The Strategy for Development of the Transport Infrastructure of the Republic of Bulgaria carried out an analysis of the national infrastructure and outlined the directions for the development of the sector. It noted that there was “insufficient security in ports”. In the National port development programme inland waterways and ports of the Republic of Bulgaria it is only stated that the analysis of strengths and weaknesses, opportunities and threats (SWOT analysis) suggested “improving security and safety systems in ports” as an “opportunity”.

The authors said that “actually, the notion of security does not appear in the “weaknesses” or “threats” sections”.

Sustainability of the Transportation system in Bulgaria was considered to be one of baseline requirements for resilience after The Warsaw Summit Resilience Commitment held in July 2016.

On the one hand, the establishment and management of modern national maritime transportation system that meets both national and European requirements is an important national priority in Bulgaria. The Government was actively involved in this process, striving to harmonize national legislation with EU norms and creating favourable conditions for the development of the sector.

On the other hand, researchers and developers of maritime safety regulations were handling a conceptual apparatus that did not provide a homogeneous understanding of categories, their scope and compliance on national and European level.

So, introducing ship`s or port facility`s security plans would be a progressive step towards creating a favourable environment for the functioning of a National maritime transportation system`s elements.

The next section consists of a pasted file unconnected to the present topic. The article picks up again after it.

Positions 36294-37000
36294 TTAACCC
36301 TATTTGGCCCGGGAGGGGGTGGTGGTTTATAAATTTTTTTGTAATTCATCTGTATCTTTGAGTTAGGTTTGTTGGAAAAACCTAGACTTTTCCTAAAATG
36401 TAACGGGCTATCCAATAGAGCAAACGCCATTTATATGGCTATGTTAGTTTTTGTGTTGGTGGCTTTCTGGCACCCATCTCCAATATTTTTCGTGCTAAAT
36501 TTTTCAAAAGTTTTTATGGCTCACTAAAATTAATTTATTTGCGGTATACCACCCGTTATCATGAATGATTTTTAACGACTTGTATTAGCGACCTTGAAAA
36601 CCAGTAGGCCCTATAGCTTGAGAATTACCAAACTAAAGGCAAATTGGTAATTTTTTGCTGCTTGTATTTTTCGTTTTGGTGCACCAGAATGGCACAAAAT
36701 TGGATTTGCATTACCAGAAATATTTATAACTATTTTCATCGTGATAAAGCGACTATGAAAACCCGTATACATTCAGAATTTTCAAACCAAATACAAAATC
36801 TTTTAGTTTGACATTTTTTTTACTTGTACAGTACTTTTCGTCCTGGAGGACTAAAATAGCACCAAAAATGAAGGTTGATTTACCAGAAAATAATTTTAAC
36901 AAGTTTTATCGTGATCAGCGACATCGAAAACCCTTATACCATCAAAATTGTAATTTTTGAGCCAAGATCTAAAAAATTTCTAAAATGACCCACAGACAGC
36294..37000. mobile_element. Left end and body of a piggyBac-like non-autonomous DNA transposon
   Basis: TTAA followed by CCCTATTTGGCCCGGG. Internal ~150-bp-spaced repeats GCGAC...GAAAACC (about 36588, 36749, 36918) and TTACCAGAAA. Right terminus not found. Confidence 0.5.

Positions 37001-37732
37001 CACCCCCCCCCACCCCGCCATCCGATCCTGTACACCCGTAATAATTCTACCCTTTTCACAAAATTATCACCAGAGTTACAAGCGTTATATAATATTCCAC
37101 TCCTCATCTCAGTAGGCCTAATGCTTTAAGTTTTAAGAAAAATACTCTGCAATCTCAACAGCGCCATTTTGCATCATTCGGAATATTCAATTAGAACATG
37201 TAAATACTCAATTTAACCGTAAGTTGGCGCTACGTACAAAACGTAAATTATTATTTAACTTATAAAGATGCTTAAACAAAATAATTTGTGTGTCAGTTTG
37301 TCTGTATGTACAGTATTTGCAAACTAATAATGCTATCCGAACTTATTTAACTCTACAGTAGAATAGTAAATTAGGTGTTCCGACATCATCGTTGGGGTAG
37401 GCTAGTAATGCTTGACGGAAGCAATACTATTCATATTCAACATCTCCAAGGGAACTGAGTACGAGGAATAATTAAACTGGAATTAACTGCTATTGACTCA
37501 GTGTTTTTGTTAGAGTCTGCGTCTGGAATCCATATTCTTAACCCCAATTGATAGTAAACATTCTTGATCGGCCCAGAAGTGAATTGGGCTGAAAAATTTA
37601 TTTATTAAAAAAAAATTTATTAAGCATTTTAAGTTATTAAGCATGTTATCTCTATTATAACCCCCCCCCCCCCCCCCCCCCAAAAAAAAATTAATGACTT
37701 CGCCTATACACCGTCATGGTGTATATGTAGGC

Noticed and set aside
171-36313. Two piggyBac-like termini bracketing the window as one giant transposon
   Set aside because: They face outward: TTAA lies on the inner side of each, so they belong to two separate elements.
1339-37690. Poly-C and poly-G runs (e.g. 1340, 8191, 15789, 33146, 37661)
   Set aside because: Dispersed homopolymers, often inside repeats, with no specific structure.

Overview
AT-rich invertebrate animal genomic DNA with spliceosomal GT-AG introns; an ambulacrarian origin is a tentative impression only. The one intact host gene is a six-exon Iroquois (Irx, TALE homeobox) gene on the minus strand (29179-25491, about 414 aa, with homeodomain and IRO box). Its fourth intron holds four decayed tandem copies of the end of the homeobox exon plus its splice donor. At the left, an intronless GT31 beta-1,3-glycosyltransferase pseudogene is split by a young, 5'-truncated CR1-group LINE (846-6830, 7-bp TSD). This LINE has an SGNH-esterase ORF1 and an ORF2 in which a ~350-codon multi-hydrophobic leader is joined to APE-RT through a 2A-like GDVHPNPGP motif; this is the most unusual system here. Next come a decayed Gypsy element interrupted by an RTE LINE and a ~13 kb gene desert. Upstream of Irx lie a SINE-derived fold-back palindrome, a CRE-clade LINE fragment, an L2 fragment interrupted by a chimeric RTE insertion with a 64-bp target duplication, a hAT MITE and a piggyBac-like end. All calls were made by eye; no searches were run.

Threat detection, neutralization, incident response and recovery activities are currently performed locally, within the established organization on a national and regional scale, through the forces and resources of different competent governmental and non-governmental agencies and organizations.

The authors said that “the management of these activities should be inter institutional in structural aspect, local in spatial aspect, continuous, and sustainable in functional aspect in order to be effective”.

Dividing the crisis management process into three phases – prevention, reaction and recovery – in the preventative action phase all the activities of accurate risk prediction and precise risk analysis would be implemented, followed by control of the technical parameters of the infrastructure s aspect it is appropriate to apply a comprehensive system approach for analyzes on a relevant scale   global, national, and regional.

The authors saw the National maritime transportation infrastructures as part of the National Critical Infrastructure system.

The authors concluded that the maritime transportation system, in terms of infrastructure security, should be treated as part of the national critical infrastructure system. The security in the framework of the National Critical Infrastructure system is interpreted as a dynamic balance between potential threats and the protection measures against them.

By applying an integrated approach, the adoption of uniform standards for security assessment, methodologically and expertly provided by the Bulgarian Army (Navy) together with Coast Guard and emergency services, will ensure the planning and achievement of an adequate level of security in the current environment for the maritime transportation infrastructures operation.